Skip to main content

Hofstra Looking to Leave the CAA?

It started out innocently enough as an article from New York Newsday's Steven Marcus - a brief, 201-word report, quite frankly, not reporting on much.

The headline read: Hofstra explores parting ways with the CAA, and mostly offered the writer's opinion, a cryptic official comment, and an unquoted anonymous source.
Hofstra will explore moving its intercollegiate athletic program out of the southern-based Colonial Athletic Association, persons familiar with the athletic program said Thursday.

Hofstra did not say what has prompted its exploration, but it appears the university would prefer to have more of a northeast profile. The Atlantic-10 is Hofstra's first choice, those close to the situation said, but no openings currently exist in that New England-based group.


Hofstra apparently has no interest in returning to the America East.

``We have not had any conversations with representatives from the America East Conference regarding conference affiliation,'' Hofstra athletic director Jack Hayes said in a statement. ``That being said, conference affiliation is a subject that all institutions review on an ongoing basis. The growth of our institution and its athletics program dictates that reviews of this nature take place.''

It might have passed completely under the radar to a lot of fans - but soon afterwards the New York Post had their own report on the matter. Like the Newsday report, it's brief (under 200 words) has a heaping amout of columnist opinion (from writer Lenn Robbins), and only has one official voice talking about it (also cryptically) - Hofstra men's basketball coach Tom Pecora:

Calls to Atlantic 10 commissioner Bernadette V. McGlade were not returned by early evening.

By joining the Atlantic 10, Hofstra and Fordham would become instant rivals. Fordham's lack of progress in improving facilities and its overall inability to succeed in most league sports has left the A-10 without a visible presence in the metropolitan area. Hofstra could provide that.

"We have all the resources here at Hofstra to compete at the highest levels," Hofstra basketball coach Tom Pecora told The Post. "I think there are a lot of things Hofstra would bring to the Atlantic 10."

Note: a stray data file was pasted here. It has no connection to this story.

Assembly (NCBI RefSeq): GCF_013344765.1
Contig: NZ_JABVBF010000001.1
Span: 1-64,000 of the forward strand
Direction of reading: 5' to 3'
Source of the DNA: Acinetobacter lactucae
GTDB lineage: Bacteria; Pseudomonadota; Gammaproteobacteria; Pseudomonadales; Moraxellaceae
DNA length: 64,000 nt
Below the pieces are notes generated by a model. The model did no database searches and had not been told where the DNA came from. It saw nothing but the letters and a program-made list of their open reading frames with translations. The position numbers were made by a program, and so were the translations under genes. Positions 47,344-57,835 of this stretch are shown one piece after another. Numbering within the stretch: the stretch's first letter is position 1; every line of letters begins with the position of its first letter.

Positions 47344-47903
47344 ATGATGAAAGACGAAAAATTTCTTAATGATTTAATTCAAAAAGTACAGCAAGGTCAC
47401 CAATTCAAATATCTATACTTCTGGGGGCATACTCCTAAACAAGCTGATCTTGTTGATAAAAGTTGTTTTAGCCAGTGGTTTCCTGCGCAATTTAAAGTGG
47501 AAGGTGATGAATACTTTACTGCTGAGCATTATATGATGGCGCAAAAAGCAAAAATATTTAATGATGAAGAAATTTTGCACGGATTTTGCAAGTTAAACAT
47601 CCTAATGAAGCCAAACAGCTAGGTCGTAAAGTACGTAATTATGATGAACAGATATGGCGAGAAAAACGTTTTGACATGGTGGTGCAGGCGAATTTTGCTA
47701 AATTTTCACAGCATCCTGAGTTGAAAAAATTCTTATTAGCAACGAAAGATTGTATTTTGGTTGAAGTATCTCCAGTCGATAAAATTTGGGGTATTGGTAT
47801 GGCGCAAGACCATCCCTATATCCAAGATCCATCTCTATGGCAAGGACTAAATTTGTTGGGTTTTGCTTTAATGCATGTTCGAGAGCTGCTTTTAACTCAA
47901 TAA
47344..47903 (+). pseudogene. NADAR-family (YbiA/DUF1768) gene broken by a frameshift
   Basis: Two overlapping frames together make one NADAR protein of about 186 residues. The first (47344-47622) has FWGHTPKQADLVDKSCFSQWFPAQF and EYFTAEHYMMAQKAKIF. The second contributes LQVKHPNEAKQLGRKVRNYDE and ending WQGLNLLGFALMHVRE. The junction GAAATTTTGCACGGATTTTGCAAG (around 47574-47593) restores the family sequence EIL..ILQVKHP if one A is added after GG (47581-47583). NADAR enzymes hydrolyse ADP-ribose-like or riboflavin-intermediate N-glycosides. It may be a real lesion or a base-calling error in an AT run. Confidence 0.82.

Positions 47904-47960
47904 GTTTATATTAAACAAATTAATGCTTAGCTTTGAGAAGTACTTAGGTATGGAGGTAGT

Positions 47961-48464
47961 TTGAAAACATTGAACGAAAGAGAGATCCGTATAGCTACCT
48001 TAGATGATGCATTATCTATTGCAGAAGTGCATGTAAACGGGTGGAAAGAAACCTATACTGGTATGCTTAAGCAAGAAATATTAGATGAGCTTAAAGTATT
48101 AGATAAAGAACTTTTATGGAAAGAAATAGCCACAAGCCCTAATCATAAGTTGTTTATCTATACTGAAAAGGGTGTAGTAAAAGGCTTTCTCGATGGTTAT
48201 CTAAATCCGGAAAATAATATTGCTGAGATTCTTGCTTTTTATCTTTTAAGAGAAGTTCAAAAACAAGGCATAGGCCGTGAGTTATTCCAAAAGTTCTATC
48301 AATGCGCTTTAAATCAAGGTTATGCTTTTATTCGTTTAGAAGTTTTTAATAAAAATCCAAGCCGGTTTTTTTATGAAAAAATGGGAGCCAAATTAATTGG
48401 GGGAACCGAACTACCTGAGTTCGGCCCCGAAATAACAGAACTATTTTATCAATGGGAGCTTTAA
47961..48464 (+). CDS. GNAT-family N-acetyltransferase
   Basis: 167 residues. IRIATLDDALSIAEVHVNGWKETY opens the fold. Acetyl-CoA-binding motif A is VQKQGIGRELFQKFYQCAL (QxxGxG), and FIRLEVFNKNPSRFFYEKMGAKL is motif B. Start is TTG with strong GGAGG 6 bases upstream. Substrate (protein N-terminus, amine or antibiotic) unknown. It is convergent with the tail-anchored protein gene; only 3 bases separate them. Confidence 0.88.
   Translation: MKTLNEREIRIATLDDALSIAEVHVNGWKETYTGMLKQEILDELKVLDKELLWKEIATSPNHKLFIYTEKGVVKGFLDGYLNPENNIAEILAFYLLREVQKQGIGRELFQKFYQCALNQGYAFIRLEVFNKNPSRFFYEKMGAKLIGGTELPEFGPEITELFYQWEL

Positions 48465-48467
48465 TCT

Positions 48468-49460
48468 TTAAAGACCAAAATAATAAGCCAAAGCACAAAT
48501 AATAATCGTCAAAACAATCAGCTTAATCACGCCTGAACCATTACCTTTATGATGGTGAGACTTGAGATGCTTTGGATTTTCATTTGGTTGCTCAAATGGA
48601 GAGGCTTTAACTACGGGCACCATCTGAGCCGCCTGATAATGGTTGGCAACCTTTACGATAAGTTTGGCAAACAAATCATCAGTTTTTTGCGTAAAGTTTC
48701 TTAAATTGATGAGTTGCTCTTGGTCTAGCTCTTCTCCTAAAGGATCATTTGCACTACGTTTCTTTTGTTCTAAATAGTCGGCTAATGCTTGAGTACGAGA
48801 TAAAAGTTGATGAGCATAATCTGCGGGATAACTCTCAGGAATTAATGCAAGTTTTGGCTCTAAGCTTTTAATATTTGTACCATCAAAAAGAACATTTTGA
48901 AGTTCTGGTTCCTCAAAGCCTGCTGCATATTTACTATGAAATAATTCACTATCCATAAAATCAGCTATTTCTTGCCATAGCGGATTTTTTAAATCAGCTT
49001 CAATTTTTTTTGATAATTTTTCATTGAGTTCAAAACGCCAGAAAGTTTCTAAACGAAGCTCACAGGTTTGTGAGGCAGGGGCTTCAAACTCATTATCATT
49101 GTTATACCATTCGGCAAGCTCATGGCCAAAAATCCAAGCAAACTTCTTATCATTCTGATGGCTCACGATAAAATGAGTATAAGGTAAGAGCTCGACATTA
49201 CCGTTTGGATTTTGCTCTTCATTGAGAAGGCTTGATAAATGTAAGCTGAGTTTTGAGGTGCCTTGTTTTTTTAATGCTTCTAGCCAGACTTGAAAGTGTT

What in Long Island Iced Tea is going on here?

Forget a moment the dubious claims made by the sportswriters (that the A-10 is a league with a "northeast profile" when it has Xavier, Dayton, and UNCC among its members, or that Fordham and Hofstra would become "instant rivals" when as recently as ten years ago they refused to play each other in anything). Is the fact that two different school officials are sending feelers out into the media meaningful?

The Atlantic-10 is Hofstra's first choice, those close to the situation said, but no openings currently exist in that ... group.

Is this the canary in the coal mine that the long-awaited Big East/A-10 shake-up is about to happen? And if so, how does that affect the Patriot League?


The media reports about Hofstra sure come at an interesting time in Big East history - ten days out from the first-ever Big East Meetings without founder Mike Tranghese at the helm. Incoming commissioner John Marinatto will be presiding in those meetings:

"We'll be meeting [May 17-20] in Ponte Vedra [Fla.],'' Marinatto said. "We usually have our football meetings in August, but we also take a day [in the spring meetings] for football.

This also comes on the heels of Paterno's musings in the media that the Big Ten should consider expanding with Pitt, Rutgers or Syracuse and having a Big Ten Championship game. To an incoming commissioner in a league who already lost Virginia Tech, Boston College and Miami (FL) to the ACC quite recently, those words have no choice but to be taken seriously - even if Big Ten commissioner Jim Delaney tamped down those expectations quickly and folks opined why Notre Dame, the most logical 12th team for the Big Ten, wasn't included. (That's not Marinatto's only headache either, with the Gator Bowl reportedly hesitant to take the 2nd-placed Big East team next year.)